‘While smartphone ownership has risen dramatically, children’s access to it has often been limited’.

New Delhi: There has been a big jump in enrollment in government schools, accompanied by a fall in enrollment in private schools. The increase in government school enrollment is across the board, within all age-groups, grades and for both boys and girls, a flagship nationwide survey said on Wednesday.
The Annual Status of Education Research (ASER) has also found that while smartphone ownership has risen dramatically, children’s access to it has often been limited. Almost a third of all children in Std. I and II did not have a smartphone available at home and very few had some form of contact with teachers to discuss children’s learning (28.5%). The research also noted that the families which had contact with teachers were heavily skewed towards better off families.
The ASER survey that reports on children’s schooling and learning status across rural India has been issued by the non-profit organisation Pratham. The survey in its 16th edition (2021) reached 581 districts in 25 states and 3 Union Territories. The survey covered 76,706 households and 7,299 schools in 17,184 villages across India and aims to understand the ground realities and capture the impact of reopening of schools during the pandemic.
Between 2006 to 2014, private school enrollment had increased steadily, but a drastic drop was found in enrollment from 2018 (32.5%) to 2020 (28.8%) and 24.4% in 2021. At the same time, public school enrollment rose from 64.3% in 2018 to 65.8% in 2020 and 70.3% in 2021.”Government school enrollment has jumped significantly in 2021. Many affordable smaller private schools have shut down during the pandemic (UNICEF 2021),” the report reads.
The survey found out the proportion of 15-16-year-olds who dropped out of school in 2010 was 16.1% and with government’s push later on to universalise the secondary education, the dropout percentage has declined to 12.1% in 2018. The decline had further continued in 2020 to 9.9% and to 6.6% in 2021—making secondary school dropouts lesser in number and strengthening the education at the crucial stage.
The survey also reported the incidence of tuition having increased across almost all states—which perhaps is the natural response to continued closure of schools. “It is curious that while economic disruptions may have moved children out of private schools (in fact, in many cases the pandemic destroyed the economy of low cost private schools), parents were still able to access tuition classes where they had to pay fees. This may be due to the fact that tuition classes are a local phenomenon where payment may adjust flexibly and quickly based on demand and supply negotiated between the tutor and the family.”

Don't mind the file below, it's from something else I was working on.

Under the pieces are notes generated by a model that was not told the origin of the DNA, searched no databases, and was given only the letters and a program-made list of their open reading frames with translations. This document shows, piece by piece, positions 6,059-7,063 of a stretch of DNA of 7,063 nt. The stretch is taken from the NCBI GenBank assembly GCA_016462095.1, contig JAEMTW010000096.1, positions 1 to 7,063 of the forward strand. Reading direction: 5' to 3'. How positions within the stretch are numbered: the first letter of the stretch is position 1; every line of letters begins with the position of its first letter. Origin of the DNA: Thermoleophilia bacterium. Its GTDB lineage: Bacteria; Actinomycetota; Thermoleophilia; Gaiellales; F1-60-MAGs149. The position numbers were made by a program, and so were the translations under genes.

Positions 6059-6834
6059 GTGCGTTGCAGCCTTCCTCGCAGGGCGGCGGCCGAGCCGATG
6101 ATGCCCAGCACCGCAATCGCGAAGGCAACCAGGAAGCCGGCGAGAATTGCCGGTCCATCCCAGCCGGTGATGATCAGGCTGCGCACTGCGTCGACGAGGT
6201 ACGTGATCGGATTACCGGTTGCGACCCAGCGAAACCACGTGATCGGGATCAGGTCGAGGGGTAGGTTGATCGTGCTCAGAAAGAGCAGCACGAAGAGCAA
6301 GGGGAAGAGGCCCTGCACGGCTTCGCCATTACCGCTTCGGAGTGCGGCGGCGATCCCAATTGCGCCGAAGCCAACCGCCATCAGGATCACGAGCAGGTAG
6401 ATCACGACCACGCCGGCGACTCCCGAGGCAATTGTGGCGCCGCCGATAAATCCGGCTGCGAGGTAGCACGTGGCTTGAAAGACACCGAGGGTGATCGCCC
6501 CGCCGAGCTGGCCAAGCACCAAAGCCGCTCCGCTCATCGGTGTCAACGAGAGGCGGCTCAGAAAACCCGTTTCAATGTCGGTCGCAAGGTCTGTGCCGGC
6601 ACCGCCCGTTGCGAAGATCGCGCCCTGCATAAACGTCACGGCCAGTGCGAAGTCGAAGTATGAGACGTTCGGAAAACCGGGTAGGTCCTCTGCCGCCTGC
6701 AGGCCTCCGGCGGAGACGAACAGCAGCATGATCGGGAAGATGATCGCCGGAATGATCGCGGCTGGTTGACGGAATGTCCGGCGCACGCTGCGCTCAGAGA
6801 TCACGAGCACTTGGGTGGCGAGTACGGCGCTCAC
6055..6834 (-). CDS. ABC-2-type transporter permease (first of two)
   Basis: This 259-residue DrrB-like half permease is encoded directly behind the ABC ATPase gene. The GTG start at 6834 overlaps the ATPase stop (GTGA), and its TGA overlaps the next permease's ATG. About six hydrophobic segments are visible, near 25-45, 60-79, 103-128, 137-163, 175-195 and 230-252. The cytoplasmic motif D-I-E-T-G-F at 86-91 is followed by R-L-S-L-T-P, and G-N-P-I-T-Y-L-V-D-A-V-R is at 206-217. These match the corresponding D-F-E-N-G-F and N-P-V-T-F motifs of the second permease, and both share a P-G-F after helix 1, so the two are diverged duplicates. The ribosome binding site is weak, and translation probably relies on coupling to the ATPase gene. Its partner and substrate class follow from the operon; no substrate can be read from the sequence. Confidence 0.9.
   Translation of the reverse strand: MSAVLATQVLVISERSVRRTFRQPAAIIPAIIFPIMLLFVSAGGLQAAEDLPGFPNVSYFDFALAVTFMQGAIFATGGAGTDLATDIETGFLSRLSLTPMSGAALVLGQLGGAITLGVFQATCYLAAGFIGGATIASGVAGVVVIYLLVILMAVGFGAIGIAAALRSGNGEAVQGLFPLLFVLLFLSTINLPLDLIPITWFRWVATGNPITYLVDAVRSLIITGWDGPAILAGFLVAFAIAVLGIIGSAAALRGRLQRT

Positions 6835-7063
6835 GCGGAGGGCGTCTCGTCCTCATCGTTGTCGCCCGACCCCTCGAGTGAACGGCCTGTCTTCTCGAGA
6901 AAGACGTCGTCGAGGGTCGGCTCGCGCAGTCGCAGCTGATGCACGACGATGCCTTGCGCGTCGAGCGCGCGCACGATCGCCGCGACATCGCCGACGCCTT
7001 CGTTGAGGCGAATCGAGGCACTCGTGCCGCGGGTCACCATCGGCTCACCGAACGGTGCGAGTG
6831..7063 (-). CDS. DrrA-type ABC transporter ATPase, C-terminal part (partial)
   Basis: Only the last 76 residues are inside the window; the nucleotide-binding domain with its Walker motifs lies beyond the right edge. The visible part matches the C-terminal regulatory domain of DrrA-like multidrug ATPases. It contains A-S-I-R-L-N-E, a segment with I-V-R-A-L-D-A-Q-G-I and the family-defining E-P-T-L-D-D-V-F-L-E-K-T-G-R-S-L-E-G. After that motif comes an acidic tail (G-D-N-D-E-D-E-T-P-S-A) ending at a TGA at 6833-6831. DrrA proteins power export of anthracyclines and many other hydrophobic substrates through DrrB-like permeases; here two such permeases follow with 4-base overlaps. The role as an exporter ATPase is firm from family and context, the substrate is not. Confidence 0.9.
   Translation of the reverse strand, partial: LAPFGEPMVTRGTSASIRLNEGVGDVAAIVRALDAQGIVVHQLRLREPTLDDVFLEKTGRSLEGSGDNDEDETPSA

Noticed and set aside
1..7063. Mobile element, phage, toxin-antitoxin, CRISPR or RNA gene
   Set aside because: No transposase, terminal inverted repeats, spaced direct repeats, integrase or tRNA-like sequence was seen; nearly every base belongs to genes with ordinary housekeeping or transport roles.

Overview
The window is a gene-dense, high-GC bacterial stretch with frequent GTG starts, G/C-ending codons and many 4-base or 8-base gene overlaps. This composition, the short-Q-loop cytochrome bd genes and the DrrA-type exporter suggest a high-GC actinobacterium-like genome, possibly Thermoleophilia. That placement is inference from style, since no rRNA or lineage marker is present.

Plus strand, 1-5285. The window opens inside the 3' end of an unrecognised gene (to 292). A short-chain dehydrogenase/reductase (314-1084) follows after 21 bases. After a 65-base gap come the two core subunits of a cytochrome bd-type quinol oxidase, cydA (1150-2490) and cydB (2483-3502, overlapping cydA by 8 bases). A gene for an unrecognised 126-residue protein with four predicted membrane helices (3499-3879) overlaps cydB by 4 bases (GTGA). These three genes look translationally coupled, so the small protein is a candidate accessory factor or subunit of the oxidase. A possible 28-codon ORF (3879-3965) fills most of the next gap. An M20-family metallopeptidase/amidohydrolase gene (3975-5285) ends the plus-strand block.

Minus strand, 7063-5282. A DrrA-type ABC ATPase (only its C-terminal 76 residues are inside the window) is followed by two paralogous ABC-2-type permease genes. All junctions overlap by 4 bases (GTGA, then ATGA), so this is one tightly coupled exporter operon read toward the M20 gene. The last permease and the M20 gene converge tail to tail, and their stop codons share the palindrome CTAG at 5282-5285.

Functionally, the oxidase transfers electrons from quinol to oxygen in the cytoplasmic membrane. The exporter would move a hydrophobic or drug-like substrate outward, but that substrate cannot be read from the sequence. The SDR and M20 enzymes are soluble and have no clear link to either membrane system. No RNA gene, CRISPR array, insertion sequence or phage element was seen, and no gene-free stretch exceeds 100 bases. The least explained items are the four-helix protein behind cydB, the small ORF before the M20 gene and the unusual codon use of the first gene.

The report added, “The proportion of children taking tuition has increased from 2018 to 2021, regardless of grade, school type, or sex. Currently, almost 40% children take paid private tuition classes.”
“The largest increases in the proportion of children taking tuition are seen among children from the most disadvantaged households. Taking parental education as a proxy for economic status, between 2018 and 2021, the proportion of children with parents in the ‘low’ education category who are taking tuition increased by 12.6 percentage points, as opposed to a 7.2 percentage point increase among children with parents in the ‘high’ education category,” the report reads.
Data from the ASER 2021 school survey has confirmed that 70% of (teachers and headmasters) have said that the enrollment in their schools has increased. The several causes given by the teachers and headmasters for the increase in government enrollment have been recorded—40% have reasoned that no studies were going on in private schools, 15% of them have attributed to migration being the cause, 62% have said due to the financial distress, and about 50% have stated the increase in free facilities of the government schools.
The report also speculates that the entire possibility of the increase in government school enrollment to get reversed in the future “as incomes recover and private schooling becomes profitable again”.
The report stated that with schools being closed for over a year in US (62 weeks) and India (73 weeks) (data as of 30 September 2021), “There was no doubt that the pandemic was going to impact learning adversely—children’s learning levels suffer even after regular, scheduled summer vacations. However, with the pandemic affecting livelihoods, especially of low-income, casual and migrant workers, there was an additional fear that family budgets getting squeezed would also lead to an increase in drop-outs, especially among older children and girls.” However, the report has also produced a positive note that the families of the youngest children have demonstrated their willingness and ability to support their children’s education, once the schools begin to open